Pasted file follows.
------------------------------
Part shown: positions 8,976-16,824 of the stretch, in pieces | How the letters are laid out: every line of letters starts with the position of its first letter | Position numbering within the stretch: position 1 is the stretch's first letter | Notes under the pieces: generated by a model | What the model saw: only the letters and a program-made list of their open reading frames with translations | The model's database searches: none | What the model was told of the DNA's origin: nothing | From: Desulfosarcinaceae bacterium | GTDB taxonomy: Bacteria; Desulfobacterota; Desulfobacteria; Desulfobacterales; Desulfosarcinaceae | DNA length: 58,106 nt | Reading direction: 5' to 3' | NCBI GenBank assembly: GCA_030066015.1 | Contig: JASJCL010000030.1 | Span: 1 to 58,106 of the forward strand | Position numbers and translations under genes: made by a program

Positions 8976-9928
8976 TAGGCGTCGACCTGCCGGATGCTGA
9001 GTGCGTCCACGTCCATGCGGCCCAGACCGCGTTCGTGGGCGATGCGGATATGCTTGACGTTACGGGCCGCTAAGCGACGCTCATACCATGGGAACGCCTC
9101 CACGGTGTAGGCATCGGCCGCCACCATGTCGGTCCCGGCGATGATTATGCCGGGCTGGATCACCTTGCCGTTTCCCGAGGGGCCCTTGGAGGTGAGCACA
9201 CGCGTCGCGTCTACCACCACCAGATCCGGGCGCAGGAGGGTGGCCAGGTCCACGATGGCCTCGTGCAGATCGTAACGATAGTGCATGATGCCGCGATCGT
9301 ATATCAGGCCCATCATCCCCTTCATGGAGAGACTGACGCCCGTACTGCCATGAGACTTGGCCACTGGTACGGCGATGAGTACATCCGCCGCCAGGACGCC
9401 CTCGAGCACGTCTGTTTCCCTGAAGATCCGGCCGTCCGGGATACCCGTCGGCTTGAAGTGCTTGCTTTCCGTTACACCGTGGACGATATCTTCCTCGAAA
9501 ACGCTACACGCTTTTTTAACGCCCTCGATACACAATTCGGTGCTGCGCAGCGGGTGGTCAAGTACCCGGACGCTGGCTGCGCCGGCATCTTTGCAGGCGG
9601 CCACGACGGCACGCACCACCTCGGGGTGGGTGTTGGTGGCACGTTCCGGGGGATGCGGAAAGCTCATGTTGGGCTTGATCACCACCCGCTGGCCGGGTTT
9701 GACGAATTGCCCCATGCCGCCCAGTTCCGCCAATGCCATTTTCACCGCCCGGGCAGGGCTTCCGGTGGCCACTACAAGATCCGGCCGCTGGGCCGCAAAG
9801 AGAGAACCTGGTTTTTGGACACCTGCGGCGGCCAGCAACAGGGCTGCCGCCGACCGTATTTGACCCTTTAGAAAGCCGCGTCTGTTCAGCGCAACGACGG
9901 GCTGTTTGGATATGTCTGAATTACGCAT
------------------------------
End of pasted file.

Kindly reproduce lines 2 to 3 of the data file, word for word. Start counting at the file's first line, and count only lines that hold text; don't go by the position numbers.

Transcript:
Positions 8976-9928
8976 TAGGCGTCGACCTGCCGGATGCTGA